The SENCo at Berry Hill is Miss L Smith.
The SENCo can be contacted through the school office on firstname.lastname@example.org
This academic year, we look forward to improving our practice and provision as we work towards becoming a Dyslexia-friendly school.
Definition of Dyslexia
“Dyslexia is a learning difficulty that primarily affects the skills involved in accurate and fluent word reading and spelling. Characteristic features of dyslexia are difficulties in phonological awareness, verbal memory and verbal processing speed. Dyslexia occurs across the range of intellectual abilities.
It is best thought of as a continuum, not a distinct category, and there are no clear cut-off points.
Co-occurring difficulties may be seen in aspects of language, motor co-ordination, mental calculation, concentration and personal organisation, but these are not, by themselves, markers of dyslexia. A good indication of the severity and persistence of dyslexic difficulties can be gained by examining how the individual responds or has responded to well-founded intervention.”
Rose Reports 2009
Characteristics of Dyslexia
Dyslexia isn’t something that needs to be cured. It is more a pattern of learning that needs to be understood.
“Dyslexia is a specific learning difficulty that mainly affects the development of literacy and language related skills. It is likely to be present at birth and to be life-long in its effects. It is characterised by difficulties with phonological processing, rapid naming, working memory, processing speed, and the automatic development of skills that may not match up to an individual's other cognitive abilities.
It tends to be resistant to conventional teaching methods, but its effect can be mitigated by appropriately specific intervention, including the application of information technology and supportive counselling.”
The British Dyslexia Management Board October 2007
Methods for identifying dyslexia have been based on typical characteristics associated with dyslexia. Whilst these characteristics are often present in cases of dyslexia, none are always present. These characteristics are, however, important to the staged process of assessment as they will give clues to making appropriate provision for the particular pupil. Here at Berry Hill, we have developed our own Dyslexia Pathway to help gather information, identify individual strengths and areas for development so that we can support pupils who are believed to be Dyslexic in the best possible way.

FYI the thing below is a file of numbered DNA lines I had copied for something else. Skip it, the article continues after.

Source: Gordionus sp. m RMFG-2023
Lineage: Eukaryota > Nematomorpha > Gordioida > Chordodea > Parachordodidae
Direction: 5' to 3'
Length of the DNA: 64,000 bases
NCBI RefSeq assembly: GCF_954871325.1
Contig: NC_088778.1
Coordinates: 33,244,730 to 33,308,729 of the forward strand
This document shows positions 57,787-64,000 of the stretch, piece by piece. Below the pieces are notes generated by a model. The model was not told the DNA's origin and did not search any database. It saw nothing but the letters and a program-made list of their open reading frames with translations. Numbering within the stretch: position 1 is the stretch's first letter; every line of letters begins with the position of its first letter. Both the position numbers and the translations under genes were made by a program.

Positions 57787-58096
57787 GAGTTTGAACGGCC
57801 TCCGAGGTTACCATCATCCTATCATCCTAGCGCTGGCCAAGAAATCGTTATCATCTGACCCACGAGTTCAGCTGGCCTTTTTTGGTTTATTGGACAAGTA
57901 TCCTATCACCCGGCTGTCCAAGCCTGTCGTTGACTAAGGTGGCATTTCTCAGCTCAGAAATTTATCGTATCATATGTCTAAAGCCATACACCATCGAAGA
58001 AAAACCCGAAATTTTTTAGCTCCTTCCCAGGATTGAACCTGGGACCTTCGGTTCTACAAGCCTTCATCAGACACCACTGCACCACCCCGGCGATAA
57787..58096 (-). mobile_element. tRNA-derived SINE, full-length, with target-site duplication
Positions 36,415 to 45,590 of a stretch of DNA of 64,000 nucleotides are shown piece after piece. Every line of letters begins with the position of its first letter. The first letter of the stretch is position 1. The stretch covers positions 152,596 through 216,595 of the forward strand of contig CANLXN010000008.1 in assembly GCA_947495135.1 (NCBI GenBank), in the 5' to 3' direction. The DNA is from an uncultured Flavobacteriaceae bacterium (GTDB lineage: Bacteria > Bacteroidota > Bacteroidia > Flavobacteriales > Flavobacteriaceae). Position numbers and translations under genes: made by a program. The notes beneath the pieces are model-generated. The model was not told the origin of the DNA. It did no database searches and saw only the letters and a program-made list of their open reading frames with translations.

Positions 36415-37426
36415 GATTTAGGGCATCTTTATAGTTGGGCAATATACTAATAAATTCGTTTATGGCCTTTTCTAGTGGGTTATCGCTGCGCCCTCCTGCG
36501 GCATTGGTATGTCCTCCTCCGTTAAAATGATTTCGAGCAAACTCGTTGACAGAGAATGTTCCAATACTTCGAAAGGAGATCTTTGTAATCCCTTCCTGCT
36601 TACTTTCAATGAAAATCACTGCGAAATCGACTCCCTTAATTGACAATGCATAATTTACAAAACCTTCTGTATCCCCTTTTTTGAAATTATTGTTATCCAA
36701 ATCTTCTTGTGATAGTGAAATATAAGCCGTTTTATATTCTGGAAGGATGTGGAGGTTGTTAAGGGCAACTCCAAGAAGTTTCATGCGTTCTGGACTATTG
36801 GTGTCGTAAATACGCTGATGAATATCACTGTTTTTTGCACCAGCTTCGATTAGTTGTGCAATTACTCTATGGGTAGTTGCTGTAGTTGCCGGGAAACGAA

The Dyslexia Friendly School
The Dyslexia Friendly school is an inclusive school.
It is a school where all staff have an understanding of how dyslexia impacts on general learning styles.
Meeting the needs of pupils with dyslexia is the responsibility of all members within school.
Pupils’ difficulties extend across the curriculum and therefore all staff are responsible for supporting their needs.
Schools should include dyslexia friendly strategies and practice in their whole school policies. The following issues could be considered:
- Learning & teaching styles
- Arrangements for raising staff awareness of dyslexia
- Training for teachers, teaching assistants and other staff
- Adapting the whole school marking policy
- Supported reading and spelling strategies across the curriculum
- Parental involvement
- Access arrangements for formal assessments
- Involvement of pupils in finding their preferred strategies
- Differentiation across the curriculum and to suit individual learners
- Development of skills i.e. study skills & organisation
- Adaptation of the Handwriting policy
If you have any concerns regarding your child being Dyslexic, please speak to your child's class teacher who will begin the initial steps of the Pathway.
You can also contact the SENCo through the school office.